I was not there. I read about it. And it sent the willies up my spine. I hate the willies, especially over the weekend. But this one did the trick.
Nearly 20,000 people. A computer glitch. Some glitch. A glitch is when my game of Halo freezes in mid-frag. This was not a glitch. This was a meltdown. Several people had to be taken to the hospital. Scores more languished in the airport, suffering from hunger and dehydration. Babies cried for formula. On the tarmac, planes from all over the world waited, waited, some as long as seven hours before permitting their passengers to get out of their tiny tubes and head down the gangway. Food ran out. Water, too, after a while.
In the airport parking lot at 3:00 AM, gridlock. Not a traffic jam. Not a frustrating slowdown. Total immobility. Time standing still at the horizon between night and day. A few weeks ago, I was in one of those, in Oakland. We sat, emitting an occasional honk out of sheer desperation. Finally, we mounted a curb, drove across an oncoming lane, and escaped into the night. I guess when society fails to provide rationality and order, and our level of outrage gets urgent enough, folks eventually feel entitled to, you know, do what’s necessary.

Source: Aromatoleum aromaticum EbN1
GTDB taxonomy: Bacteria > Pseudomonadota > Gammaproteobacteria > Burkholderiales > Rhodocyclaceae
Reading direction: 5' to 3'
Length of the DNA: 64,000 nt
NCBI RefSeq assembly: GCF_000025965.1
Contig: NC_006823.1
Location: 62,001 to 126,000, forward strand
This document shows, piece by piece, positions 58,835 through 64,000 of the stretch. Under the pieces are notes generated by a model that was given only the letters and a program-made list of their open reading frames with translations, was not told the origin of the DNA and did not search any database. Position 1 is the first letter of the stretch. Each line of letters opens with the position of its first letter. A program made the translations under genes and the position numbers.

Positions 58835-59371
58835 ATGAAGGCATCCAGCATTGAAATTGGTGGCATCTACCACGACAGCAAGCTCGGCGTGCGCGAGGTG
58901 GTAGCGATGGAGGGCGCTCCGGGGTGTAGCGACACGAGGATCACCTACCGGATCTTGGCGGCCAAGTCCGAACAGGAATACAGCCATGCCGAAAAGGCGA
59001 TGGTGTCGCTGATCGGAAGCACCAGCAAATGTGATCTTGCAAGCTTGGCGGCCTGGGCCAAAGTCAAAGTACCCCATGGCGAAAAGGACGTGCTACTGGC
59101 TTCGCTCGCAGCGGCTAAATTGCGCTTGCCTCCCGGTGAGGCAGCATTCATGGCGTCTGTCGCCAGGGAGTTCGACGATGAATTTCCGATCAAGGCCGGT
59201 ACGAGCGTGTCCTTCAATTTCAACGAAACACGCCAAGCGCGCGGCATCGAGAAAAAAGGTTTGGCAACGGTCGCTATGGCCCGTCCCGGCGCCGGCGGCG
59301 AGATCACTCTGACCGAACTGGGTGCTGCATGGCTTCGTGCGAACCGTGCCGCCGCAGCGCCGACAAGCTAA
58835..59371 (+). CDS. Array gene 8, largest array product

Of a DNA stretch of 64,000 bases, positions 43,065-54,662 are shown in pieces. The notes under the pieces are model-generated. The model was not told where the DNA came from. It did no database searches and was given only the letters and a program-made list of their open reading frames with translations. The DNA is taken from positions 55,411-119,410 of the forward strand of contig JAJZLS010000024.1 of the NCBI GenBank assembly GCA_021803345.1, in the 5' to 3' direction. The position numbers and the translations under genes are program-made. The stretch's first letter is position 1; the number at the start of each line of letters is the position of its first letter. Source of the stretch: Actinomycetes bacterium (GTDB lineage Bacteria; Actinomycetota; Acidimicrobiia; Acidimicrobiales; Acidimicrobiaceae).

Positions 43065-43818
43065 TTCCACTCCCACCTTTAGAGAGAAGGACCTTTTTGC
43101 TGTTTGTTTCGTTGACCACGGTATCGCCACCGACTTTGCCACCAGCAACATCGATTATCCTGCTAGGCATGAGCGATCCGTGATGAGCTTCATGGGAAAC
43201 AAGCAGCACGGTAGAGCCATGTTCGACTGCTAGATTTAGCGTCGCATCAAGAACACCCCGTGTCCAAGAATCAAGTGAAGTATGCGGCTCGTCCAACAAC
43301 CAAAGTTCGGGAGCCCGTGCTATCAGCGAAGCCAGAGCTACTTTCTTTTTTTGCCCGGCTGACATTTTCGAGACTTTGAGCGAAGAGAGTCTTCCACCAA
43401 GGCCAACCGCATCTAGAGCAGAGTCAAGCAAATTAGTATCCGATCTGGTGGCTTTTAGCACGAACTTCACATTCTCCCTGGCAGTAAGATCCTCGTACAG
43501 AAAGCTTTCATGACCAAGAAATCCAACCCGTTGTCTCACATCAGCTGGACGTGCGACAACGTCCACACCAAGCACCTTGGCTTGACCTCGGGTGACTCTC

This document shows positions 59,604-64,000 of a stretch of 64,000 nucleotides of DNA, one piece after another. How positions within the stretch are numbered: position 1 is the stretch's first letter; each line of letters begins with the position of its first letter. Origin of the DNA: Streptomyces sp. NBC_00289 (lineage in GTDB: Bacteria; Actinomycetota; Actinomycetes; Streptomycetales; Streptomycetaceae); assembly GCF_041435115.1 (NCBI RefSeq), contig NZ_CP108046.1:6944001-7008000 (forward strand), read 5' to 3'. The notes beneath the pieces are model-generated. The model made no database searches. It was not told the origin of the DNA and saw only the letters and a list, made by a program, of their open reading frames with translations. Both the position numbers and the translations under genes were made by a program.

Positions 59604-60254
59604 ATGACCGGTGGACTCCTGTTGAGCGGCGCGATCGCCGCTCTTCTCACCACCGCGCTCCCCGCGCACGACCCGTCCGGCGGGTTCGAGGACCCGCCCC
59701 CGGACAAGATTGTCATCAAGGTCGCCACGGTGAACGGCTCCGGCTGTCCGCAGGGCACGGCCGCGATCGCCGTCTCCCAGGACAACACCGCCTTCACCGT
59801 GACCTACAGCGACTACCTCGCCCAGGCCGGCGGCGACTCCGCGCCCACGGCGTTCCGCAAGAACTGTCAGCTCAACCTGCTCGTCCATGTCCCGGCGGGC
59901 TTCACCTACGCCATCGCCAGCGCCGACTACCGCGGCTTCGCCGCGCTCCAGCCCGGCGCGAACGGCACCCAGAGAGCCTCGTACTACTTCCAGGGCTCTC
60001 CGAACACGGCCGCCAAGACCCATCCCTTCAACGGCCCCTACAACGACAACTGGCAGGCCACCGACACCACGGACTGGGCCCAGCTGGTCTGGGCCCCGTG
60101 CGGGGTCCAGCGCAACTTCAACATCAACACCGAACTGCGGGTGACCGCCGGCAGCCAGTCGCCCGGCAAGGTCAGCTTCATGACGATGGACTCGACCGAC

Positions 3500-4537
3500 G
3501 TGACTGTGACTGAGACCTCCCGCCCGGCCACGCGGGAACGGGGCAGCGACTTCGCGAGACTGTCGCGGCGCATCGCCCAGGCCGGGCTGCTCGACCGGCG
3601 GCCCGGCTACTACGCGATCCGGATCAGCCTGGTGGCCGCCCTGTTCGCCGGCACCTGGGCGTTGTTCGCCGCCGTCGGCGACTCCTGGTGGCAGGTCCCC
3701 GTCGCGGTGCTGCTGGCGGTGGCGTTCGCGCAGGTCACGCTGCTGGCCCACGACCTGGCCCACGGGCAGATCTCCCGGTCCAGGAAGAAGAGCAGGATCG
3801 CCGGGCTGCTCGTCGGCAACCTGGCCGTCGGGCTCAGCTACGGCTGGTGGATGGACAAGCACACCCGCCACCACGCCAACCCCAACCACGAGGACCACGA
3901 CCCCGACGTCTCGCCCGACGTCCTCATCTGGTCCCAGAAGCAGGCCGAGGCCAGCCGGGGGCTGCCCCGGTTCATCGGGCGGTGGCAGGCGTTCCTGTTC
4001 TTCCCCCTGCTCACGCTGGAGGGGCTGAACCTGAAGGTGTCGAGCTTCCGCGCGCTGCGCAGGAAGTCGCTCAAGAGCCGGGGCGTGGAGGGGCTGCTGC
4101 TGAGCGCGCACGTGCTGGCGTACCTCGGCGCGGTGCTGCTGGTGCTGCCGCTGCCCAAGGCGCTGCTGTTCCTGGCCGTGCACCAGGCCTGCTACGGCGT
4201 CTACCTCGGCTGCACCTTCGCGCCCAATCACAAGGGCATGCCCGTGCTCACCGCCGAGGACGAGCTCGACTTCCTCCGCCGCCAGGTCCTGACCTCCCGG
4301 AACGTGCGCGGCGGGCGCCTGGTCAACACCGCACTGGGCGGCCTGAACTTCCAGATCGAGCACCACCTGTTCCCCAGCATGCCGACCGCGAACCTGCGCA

All around us, it seems, the infrastructure we have come to depend on is crumbling. And we read about these things, and know in our hearts NOT that it might happen to us sometime soon, but that it most certainly WILL.
Were you there, when the computers coughed and 20,000 people were held in limbo? Or did something like this just happen to you in a place that doesn’t matter to the media quite so much? Do you have some thoughts on why these things keep coming down? Why a computer system of such manifest importance is insufficiently backed up? Bridges falling… debt markets exploding… tornadoes in Brooklyn? What next? Any ideas?
Oh by the way, happy Monday to ya. Looks like a nice day outside, doesn’t it?